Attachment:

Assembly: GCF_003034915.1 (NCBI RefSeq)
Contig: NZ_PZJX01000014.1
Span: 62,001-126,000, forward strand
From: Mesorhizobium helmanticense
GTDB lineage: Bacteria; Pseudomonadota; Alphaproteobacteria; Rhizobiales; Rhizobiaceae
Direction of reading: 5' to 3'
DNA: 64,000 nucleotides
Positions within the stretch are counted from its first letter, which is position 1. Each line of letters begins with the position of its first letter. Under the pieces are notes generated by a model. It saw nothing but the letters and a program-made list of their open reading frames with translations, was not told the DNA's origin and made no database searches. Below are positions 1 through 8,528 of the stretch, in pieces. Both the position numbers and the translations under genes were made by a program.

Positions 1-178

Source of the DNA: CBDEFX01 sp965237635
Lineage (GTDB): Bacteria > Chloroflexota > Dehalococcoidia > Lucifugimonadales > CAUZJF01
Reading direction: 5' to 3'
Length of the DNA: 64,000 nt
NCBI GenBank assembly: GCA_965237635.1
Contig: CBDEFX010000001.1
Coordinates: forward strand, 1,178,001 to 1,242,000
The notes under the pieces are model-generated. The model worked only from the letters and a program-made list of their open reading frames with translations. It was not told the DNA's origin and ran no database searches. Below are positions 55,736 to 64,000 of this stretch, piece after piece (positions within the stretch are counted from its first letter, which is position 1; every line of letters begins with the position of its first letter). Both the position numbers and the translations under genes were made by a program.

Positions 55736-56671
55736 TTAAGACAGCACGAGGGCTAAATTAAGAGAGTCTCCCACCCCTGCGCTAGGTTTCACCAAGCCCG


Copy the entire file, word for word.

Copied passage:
Assembly: GCF_003034915.1 (NCBI RefSeq)
Contig: NZ_PZJX01000014.1
Span: 62,001-126,000, forward strand
From: Mesorhizobium helmanticense
GTDB lineage: Bacteria; Pseudomonadota; Alphaproteobacteria; Rhizobiales; Rhizobiaceae
Direction of reading: 5' to 3'
DNA: 64,000 nucleotides
Positions within the stretch are counted from its first letter, which is position 1. Each line of letters begins with the position of its first letter. Under the pieces are notes generated by a model. It saw nothing but the letters and a program-made list of their open reading frames with translations, was not told the DNA's origin and made no database searches. Below are positions 1 through 8,528 of the stretch, in pieces. Both the position numbers and the translations under genes were made by a program.

Positions 1-178

Source of the DNA: CBDEFX01 sp965237635
Lineage (GTDB): Bacteria > Chloroflexota > Dehalococcoidia > Lucifugimonadales > CAUZJF01
Reading direction: 5' to 3'
Length of the DNA: 64,000 nt
NCBI GenBank assembly: GCA_965237635.1
Contig: CBDEFX010000001.1
Coordinates: forward strand, 1,178,001 to 1,242,000
The notes under the pieces are model-generated. The model worked only from the letters and a program-made list of their open reading frames with translations. It was not told the DNA's origin and ran no database searches. Below are positions 55,736 to 64,000 of this stretch, piece after piece (positions within the stretch are counted from its first letter, which is position 1; every line of letters begins with the position of its first letter). Both the position numbers and the translations under genes were made by a program.

Positions 55736-56671
55736 TTAAGACAGCACGAGGGCTAAATTAAGAGAGTCTCCCACCCCTGCGCTAGGTTTCACCAAGCCCG